Case Snapshot
Case ID: 1275
Classification: Hoarding, Neglect / Abandonment
Animal: captive exotic
More cases in San Bernardino County, CA
More cases in CA
Person(s) in animal care
Child or elder neglect
Login to Watch this Case

New features are coming soon. Login with Facebook to get an early start and help us test them out!

Images for this Case

For more information about the Interactive Animal Cruelty Maps, see the map notes.

Tuesday, Apr 22, 2003

County: San Bernardino

Charges: Felony CTA
Disposition: Convicted
Case Images: 7 files available

» John Weinhart
» Wendelin Rae Ringel - Dismissed
» Marla Smith

Case Updates: 26 update(s) available

Investigators who raided the property of a noted animal rescuer discovered more than 90 dead tigers, including 58 cubs stuffed into freezers, as well as other exotic animals suffering from malnutrition, authorities said yesterday.

Officials who carried out the Tuesday raid in Riverside County said they found tiger and leopard cubs crawling around the home's attic, two small alligators in the bathtub and two hungry tigers roaming around the porch. Behind a gate in the front yard, authorities said they came across 30 dead adult tigers, some with their legs tied together.

"The worst of it was that everywhere you went on the property there were dead animals," said Chuck Traisi, who took the live animals to his rescue facility in San Diego County. "Everyone was in a state of disbelief. There were cats that had long been dead and in various states of decay strewn everywhere."

Riverside County sheriff's deputies arrested John Weinhart, 60, who runs a well-known animal sanctuary called Tiger Rescue in nearby Colton. The facility serves as a home for tigers retired from the circus and entertainment industry and has long been a popular weekend destination for families who for a small fee can see the felines.

Weinhart is often portrayed in newspapers stories and his own promotional material as a dedicated protector of exotic animals.

But in November, the state Department of Fish and Game raided the Tiger Rescue headquarters. San Bernardino County prosecutors charged him with unlawful public display of tigers, breeding without a permit, failure to clean animal cages and supplying the animals with insufficient food and water. Weinhart pleaded not guilty to those charges and will face trial in late May.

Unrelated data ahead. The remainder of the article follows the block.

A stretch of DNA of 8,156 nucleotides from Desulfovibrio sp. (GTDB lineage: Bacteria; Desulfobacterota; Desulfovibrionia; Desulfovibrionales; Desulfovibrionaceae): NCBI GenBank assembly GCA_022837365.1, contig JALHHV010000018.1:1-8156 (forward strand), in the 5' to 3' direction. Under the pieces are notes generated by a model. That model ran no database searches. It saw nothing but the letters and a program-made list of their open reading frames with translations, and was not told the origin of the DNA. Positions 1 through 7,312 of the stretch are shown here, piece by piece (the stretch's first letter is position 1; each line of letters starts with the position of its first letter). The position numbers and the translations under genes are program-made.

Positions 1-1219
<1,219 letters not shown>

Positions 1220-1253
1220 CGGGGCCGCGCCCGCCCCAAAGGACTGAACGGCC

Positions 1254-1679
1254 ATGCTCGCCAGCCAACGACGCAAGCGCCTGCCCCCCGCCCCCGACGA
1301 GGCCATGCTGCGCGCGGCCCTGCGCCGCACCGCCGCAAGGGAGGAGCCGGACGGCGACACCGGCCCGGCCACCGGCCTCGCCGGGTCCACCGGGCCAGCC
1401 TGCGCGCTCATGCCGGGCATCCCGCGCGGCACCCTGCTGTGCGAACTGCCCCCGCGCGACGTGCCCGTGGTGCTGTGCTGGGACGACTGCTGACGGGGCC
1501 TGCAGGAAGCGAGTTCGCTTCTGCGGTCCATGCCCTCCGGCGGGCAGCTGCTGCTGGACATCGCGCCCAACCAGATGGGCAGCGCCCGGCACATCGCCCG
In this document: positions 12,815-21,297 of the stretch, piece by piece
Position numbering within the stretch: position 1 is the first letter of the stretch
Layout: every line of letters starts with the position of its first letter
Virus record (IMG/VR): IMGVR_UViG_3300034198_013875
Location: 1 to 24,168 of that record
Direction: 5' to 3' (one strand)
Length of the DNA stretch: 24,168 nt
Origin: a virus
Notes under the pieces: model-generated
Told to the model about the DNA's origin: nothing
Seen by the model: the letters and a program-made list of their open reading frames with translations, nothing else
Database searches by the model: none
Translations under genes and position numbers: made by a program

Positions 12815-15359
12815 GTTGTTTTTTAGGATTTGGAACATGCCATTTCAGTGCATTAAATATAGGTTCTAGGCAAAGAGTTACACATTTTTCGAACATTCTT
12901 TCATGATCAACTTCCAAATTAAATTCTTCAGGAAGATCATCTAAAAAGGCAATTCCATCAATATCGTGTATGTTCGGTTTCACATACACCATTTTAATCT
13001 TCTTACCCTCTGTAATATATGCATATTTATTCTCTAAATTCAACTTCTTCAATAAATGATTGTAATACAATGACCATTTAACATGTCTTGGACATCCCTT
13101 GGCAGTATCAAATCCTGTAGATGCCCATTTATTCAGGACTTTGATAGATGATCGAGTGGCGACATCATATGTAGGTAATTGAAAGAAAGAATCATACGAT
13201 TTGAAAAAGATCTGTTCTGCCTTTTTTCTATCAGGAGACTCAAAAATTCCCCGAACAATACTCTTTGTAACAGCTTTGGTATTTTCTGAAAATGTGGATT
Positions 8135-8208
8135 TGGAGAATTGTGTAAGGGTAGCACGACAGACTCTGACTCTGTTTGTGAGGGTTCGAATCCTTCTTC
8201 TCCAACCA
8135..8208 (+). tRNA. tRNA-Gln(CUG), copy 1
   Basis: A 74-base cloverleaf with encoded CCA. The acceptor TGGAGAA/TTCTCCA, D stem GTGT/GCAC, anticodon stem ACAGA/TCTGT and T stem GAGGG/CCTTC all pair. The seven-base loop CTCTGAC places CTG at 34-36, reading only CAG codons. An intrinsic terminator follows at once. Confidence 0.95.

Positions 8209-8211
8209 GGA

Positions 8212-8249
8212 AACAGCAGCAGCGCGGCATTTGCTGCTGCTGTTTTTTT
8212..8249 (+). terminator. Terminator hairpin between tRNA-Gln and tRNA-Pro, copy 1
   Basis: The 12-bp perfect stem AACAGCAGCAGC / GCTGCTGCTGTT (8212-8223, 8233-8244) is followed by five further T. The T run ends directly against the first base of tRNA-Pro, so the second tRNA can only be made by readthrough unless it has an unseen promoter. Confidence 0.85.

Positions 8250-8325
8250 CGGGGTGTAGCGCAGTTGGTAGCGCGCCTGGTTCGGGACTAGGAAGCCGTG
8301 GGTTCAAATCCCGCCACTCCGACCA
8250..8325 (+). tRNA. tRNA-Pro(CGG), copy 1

The latest raid occurred a few miles away at Weinhart's home near the community of Glen Avon. Also arrested Tuesday was Weinhart's wife, Marla Smith. Both were charged with one count of child endangerment because the couple's 8-year-old boy lived among the animals, said Paul Dickerson, a Riverside County deputy district attorney. The boy was turned over to the county's social services department.

Wendelin Rae Ringel, a veterinarian who worked for Weinhart, was arrested and charged with animal cruelty.

Steve Jefferies, a spokesman for Tiger Rescue, strongly denied that Weinhart or the other suspects did anything to harm the animals.

The live cubs were placed at Weinhart's five-acre property because they had to be hand-fed every four hours, Jefferies said, adding that the alligators were personal pets.

He also said the couple's child wasn't in any danger. "I've known that kid since he was in diapers and he's always seemed healthy to me," Jefferies said.

Jefferies also disputed authorities' allegations that they found 100 dead animals at Weinhart's home. He said there were well under 30 corpses, and most of them had been dead for at least five years. He said he did not know why the dead animals were on the property or how they got there.

When asked about the 58 dead cubs found in freezers, Jefferies replied: "We keep them for research reasons."

Tippi Hedren, the former movie actress who runs a wildlife sanctuary in Acton, Calif., said she visited Tiger Rescue a few years ago when it was in Glen Avon. She said she was "disgusted" by its filthy conditions. The animals lived in their own waste, she said, and did not have enough to drink because the only water was placed in upside-down trash lids. Hedren said she called the U.S. Department of Agriculture to complain but is not aware of any action taken.

"I wish I could get inside his head," Hedren said. "In my wildest imagination I cannot understand how anyone could do this."

Wayne Pacelle, vice president of Humane Society of the United States, said there has been an increase in the number of tigers being raised for the exotic pet trade under the guise of a rescue facility.

"We call them pseudo-sanctuaries," he said. "They're primarily engaged in commercial activities while passing themselves off as a nonprofit."

Pet-Abuse.Com has created a website to keep the public updated on case events and progress. You may visit this site by going to

Case Updates